Crickets are somewhat grasshoppers and more closely related to katydids or bush crickets (family Tettigoniidae). They have somewhat flattened bodies and long antennae. There are about 900 species of crickets. They tend to be nocturnal and are often confused with grasshoppers because they have a similar body structure including jumping hind legs.
Crickets are omnivores and scavengers feeding on organic materials, as well as decaying plant material, fungi, and some seedling plants. Crickets also have been known to eat their own dead when there is no other source of food available. Crickets mate in late summer and lay their eggs in the fall. The eggs hatch in the spring and they usually hatch in groups of 2,000. Female crickets have a long needlelike egg-laying organ.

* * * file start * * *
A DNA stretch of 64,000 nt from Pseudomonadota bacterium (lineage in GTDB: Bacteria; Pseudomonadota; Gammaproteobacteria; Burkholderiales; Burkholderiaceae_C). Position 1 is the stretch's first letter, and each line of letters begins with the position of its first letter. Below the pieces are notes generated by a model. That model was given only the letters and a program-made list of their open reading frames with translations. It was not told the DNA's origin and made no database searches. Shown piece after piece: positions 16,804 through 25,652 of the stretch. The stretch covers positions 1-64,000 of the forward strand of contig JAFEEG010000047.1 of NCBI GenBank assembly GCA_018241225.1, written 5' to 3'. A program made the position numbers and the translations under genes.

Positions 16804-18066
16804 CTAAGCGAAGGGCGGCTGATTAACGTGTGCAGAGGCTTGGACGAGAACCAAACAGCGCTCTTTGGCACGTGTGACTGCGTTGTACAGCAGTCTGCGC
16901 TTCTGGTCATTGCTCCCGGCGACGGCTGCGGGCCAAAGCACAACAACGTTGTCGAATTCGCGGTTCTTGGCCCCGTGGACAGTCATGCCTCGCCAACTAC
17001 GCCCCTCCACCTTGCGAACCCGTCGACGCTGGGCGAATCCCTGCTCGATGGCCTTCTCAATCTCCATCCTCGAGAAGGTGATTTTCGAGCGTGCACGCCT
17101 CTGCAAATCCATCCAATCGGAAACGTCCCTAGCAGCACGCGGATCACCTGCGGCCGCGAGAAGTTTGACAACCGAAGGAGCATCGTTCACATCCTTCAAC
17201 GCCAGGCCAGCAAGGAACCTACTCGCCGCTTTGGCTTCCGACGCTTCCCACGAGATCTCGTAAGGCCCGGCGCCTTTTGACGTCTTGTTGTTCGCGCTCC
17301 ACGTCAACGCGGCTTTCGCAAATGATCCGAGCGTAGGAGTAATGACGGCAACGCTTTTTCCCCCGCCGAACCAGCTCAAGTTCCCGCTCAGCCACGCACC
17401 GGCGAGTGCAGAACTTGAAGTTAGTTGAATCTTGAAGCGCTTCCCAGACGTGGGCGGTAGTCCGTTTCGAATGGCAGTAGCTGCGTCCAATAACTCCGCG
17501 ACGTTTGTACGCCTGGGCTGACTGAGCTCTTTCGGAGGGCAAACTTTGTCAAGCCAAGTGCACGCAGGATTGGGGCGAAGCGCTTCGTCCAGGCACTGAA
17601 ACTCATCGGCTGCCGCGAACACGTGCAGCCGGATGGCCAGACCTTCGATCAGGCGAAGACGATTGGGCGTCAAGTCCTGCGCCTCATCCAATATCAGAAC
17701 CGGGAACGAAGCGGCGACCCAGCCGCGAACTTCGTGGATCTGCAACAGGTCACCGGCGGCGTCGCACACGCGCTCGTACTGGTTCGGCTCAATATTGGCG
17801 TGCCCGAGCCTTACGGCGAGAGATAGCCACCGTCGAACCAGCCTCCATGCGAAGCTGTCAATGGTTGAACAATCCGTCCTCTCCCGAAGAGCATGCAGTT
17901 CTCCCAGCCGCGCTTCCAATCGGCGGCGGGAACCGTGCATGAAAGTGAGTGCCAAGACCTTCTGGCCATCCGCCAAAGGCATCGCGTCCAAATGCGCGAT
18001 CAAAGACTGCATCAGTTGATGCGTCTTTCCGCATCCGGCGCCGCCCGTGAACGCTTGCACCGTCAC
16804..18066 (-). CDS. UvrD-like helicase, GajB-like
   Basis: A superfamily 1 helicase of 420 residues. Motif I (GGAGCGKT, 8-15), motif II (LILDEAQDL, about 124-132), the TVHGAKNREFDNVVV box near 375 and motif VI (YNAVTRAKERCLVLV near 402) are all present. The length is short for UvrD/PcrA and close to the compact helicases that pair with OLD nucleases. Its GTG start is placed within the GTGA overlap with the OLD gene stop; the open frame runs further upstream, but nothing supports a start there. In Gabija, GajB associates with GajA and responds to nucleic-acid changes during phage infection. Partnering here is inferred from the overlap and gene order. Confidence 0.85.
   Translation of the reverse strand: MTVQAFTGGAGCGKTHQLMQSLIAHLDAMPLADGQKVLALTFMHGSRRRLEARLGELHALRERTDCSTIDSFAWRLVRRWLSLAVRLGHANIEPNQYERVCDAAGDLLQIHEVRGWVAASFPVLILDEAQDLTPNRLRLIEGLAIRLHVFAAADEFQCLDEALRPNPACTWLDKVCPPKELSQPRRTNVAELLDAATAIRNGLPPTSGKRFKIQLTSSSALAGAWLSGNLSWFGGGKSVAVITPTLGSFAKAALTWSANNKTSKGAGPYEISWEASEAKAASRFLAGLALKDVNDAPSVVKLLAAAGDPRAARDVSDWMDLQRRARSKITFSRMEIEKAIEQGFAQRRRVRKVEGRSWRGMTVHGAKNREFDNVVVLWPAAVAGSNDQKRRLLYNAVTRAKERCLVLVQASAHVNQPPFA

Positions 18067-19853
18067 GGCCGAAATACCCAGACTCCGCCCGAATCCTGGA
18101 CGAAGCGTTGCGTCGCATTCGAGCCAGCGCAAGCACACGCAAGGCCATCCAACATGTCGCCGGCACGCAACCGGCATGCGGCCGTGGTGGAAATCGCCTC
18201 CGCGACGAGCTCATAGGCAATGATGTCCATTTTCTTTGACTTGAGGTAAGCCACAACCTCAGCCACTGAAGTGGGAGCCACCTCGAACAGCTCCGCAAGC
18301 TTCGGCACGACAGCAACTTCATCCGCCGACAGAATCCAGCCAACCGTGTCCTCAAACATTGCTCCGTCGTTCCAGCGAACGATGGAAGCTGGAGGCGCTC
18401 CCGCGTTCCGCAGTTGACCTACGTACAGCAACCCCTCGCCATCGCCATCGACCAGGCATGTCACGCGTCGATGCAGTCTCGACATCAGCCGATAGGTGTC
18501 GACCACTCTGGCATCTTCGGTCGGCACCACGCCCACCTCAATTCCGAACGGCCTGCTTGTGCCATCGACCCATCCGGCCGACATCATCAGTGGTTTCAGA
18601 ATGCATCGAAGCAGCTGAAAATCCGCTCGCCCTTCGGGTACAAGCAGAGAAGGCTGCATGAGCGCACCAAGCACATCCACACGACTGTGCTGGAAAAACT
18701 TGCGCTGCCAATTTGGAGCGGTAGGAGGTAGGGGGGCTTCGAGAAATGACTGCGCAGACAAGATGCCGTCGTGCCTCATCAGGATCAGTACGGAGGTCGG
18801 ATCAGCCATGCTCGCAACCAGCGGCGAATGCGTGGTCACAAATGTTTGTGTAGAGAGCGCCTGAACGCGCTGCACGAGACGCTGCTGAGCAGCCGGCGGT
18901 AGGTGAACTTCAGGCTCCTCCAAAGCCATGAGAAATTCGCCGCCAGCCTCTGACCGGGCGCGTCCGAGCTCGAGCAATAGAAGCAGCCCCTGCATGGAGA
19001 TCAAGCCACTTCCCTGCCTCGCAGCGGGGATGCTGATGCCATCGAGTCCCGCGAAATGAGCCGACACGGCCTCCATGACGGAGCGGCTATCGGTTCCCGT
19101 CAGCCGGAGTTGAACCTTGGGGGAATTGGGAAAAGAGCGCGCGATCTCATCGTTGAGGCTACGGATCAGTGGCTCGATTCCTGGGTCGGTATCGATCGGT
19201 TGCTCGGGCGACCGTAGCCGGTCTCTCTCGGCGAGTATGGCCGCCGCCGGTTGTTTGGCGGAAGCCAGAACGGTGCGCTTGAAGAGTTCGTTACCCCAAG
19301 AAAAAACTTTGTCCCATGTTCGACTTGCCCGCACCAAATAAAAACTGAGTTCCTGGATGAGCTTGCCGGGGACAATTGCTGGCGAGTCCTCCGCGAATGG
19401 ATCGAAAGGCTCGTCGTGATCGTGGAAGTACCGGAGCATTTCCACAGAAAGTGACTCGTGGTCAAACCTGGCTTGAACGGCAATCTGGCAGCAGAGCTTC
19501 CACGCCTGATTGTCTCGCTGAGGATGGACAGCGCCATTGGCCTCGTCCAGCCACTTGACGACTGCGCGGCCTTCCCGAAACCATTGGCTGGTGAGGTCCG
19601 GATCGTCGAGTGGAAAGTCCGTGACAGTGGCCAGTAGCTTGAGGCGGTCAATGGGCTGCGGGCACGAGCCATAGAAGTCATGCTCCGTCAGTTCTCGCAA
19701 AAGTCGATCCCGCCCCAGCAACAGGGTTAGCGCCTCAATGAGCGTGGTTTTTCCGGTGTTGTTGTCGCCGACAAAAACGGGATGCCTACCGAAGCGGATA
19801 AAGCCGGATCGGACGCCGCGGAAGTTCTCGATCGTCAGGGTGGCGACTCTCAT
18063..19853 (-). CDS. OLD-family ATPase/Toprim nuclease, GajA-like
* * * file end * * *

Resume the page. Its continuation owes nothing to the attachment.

Crickets are popular as a live food source for carnivorous pets like frogs, lizards, salamanders, and spiders. Feeding crickets with nutritious food in order to pass the nutrition onto animals that eat them is known as gut loading. Crickets are also eaten by humans in some cultures
Crickets are pests that can destroy a nation's economy. They can destroy a whole crop field. In some cases they can even damage fabric and grain stock. They may carry some germs which can cause skin disorder. Crickets sometimes causes disturbance in traffic too.
Control & Prevention Tips
Crickets can be controlled by using insecticide and that too by a professional. It is better to consult a professional pest control company.